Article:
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Area Deprivation as a Risk Factor for Methicillin-resistant Staphylococcus aureus Infection in Pediatric Cystic Fibrosis

Oates, Gabriela R. PhD*,†; Harris, William T. MD*,†; Rowe, Steven M. MD, MSPH*,†,‡; Solomon, George M. MD†,‡; Dey, Suranjana MPH§; Zhu, Aowen PhD*; Hoover, Wynton C. MD*; Gutierrez, Hector H. MD*,†

The Pediatric Infectious Disease Journal: November 2019 - Volume 38 - Issue 11 - p e285–e289
doi: 10.1097/INF.0000000000002419
Original Studies
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Background: In US cystic fibrosis (CF) patients, methicillin-resistant Staphylococcus aureus (MRSA) rates have tripled in the past 2 decades. Known clinical risk factors include exposure to a healthcare setting, Pseudomonas aeruginosa and CF-related diabetes. Area-level socio-environmental exposures have not been evaluated. We explored the association of area-level deprivation with MRSA prevalence in a pediatric CF Center in the Southeastern United States.

Methods: Patients’ residential addresses were geocoded and linked to a composite Area Deprivation Index and Rural-Urban Commuting Area scores. The association of MRSA with Area Deprivation Index and Rural-Urban Commuting Area scores was evaluated using logistic regression with robust standard errors adjusted for sociodemographic covariates (age, sex, race, mother’s and father’s education and household income), clinical risk factors (P. aeruginosa, CF-related diabetes, hospitalizations and number of clinic visits) and clustering.

Results: The study included all pediatric patients (N = 231; mean age 12) at a single CF Center. MRSA was present in 44% of subjects. Higher area-level deprivation was correlated with rural residence, lack of parental college education and lower household income (P < 0.001 for each). In a multiple regression model fully adjusted for patient-level sociodemographic covariates, clinical risk factors and clustering, neighborhood deprivation was associated with more than 2-fold increase in the odds of having MRSA [OR 2.26 (1.14–4.45), P < 0.05].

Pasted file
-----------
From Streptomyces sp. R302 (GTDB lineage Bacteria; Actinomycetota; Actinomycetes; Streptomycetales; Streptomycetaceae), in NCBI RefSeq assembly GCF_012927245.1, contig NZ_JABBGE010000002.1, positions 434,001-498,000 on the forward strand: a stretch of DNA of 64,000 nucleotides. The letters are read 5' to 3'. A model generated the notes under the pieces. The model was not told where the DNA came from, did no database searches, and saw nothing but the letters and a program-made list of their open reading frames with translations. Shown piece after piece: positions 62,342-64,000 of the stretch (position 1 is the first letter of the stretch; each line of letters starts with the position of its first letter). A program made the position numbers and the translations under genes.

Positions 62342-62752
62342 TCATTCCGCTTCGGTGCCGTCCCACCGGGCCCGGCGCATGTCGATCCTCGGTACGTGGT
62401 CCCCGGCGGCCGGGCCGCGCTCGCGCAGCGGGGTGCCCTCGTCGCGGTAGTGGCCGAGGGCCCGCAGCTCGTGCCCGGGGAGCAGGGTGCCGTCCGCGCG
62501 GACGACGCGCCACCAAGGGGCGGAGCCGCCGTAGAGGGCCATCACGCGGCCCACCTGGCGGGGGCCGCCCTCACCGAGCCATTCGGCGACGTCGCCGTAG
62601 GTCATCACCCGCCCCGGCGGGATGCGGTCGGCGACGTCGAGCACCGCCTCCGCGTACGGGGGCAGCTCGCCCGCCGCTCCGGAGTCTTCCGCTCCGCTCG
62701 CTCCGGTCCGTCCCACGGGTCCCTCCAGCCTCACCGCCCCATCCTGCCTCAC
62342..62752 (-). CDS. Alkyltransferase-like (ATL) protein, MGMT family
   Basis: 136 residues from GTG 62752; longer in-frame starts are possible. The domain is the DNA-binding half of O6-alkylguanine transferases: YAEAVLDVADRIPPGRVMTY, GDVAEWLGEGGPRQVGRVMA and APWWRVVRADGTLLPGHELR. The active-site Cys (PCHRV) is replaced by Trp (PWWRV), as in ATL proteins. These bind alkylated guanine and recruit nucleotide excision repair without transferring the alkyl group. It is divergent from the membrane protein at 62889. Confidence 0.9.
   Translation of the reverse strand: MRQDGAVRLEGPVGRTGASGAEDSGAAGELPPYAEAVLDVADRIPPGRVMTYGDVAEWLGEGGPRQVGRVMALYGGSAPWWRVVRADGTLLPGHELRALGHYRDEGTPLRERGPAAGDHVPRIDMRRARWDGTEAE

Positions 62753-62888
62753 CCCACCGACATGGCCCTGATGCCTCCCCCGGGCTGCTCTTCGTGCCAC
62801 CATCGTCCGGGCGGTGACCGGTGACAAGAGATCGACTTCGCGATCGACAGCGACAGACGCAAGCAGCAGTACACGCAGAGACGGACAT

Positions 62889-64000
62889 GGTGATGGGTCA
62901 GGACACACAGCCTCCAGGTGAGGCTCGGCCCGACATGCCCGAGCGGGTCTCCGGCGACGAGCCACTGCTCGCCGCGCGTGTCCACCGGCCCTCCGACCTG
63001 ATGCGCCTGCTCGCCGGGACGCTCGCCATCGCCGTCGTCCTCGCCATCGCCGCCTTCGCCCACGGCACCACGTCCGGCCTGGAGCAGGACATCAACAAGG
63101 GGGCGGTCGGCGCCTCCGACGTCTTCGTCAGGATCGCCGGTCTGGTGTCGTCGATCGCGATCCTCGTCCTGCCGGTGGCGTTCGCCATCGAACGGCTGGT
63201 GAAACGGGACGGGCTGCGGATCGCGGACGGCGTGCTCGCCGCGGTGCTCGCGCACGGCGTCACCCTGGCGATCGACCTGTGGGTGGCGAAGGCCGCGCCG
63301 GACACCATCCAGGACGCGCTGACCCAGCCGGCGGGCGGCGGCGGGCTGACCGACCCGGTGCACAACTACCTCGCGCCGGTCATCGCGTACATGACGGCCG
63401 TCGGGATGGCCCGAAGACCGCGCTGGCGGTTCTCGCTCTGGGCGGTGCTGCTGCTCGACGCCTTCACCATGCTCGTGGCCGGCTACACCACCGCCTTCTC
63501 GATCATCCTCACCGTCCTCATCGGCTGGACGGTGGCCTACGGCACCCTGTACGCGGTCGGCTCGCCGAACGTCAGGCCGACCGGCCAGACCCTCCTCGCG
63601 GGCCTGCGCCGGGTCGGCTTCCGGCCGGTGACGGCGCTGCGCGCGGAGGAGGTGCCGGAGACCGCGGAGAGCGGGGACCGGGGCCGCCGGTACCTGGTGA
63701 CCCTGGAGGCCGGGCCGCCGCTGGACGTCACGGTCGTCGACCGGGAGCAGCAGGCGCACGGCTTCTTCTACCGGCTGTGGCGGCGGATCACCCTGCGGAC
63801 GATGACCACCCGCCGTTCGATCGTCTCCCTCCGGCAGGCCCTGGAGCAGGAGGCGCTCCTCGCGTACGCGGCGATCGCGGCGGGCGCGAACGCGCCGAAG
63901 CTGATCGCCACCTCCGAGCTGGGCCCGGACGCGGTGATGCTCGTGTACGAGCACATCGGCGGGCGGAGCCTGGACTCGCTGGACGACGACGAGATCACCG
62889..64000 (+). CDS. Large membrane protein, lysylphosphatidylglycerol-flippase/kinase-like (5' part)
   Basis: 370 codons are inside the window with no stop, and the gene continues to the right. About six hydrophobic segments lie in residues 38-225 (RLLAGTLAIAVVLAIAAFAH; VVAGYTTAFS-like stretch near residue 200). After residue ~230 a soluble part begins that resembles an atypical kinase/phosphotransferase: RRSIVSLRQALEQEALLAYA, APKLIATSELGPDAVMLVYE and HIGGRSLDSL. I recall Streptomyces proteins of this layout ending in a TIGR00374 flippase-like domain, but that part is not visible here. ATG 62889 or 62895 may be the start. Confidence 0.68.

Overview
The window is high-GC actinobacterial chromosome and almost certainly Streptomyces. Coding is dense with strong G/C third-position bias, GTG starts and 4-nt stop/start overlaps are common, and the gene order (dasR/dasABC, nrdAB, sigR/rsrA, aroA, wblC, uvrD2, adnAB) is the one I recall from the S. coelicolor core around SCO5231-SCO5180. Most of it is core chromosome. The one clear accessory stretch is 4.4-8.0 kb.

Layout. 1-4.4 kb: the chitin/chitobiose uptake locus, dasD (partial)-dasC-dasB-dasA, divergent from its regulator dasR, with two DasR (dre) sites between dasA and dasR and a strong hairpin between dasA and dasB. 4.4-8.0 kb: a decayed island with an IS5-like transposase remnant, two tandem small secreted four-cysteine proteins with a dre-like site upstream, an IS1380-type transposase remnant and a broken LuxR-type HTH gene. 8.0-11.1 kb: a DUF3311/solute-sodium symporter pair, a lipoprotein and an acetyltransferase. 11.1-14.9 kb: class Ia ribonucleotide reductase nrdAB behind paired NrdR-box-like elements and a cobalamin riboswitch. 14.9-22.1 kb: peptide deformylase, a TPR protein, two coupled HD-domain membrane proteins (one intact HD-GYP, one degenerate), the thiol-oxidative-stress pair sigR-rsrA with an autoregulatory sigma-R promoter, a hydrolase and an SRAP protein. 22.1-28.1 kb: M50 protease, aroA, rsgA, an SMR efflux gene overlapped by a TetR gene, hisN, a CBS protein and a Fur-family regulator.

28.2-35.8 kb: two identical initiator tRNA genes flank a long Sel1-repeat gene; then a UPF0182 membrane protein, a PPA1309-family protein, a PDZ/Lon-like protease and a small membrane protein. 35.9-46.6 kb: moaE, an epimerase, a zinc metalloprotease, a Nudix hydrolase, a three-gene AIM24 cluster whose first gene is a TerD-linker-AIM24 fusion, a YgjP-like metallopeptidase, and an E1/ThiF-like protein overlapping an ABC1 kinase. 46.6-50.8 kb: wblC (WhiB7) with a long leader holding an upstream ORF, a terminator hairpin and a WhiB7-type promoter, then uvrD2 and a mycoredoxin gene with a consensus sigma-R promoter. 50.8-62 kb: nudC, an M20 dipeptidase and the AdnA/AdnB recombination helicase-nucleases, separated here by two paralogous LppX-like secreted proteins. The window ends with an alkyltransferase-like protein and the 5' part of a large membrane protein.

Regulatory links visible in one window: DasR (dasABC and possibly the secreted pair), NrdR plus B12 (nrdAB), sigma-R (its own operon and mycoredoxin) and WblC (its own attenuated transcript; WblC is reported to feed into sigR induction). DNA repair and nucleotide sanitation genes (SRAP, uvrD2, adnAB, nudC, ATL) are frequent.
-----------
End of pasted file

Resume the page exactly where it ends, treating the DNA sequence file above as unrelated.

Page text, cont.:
Conclusions: Neighborhood deprivation is a risk factor for MRSA in pediatric CF, doubling the odds of infection. Community-level socioeconomic risk factors should be considered when developing prevention strategies and treatment plans for MRSA infection in pediatric patients with CF.

From the *Department of Pediatrics

Gregory Fleming James Cystic Fibrosis Research Center

Department of Medicine

§School of Medicine, University of Alabama, Birmingham, Alabama.

Accepted for publication June 21, 2019.

This study was supported by grants from the NIH (P30DK72482) and the CF Foundation (CC032).

The authors have no conflicts of interest to disclose.

G.R.O. conceived and designed the study, performed the analysis and interpreted the data, drafted the paper, approved the final version. W.T.H. interpreted the data, revised the draft critically for important intellectual content, approved the final version. S.M.R. interpreted the data, revised the draft critically for important intellectual content, approved the final version. G.M.S. facilitated the data collection, interpreted the data, revised the draft critically for important intellectual content, approved the final version. S.D. collected the data, contributed data or analysis tools, drafted the paper, approved the final version. A.Z. collected the data, contributed data or analysis tools, revised the draft critically, approved the final version. W.C.H. interpreted the data, revised the draft critically for important intellectual content, approved the final version. H.H.G. facilitated the data collection, interpreted the data, revised the draft critically for important intellectual content, approved the final version.

Address for correspondence: Gabriela Oates, PhD, Department of Pediatrics, Lowder 620, 1600 7th Avenue South, Birmingham, AL 35233-1711. E-mail: goates@uab.edu.

Copyright © 2019 Wolters Kluwer Health, Inc. All rights reserved.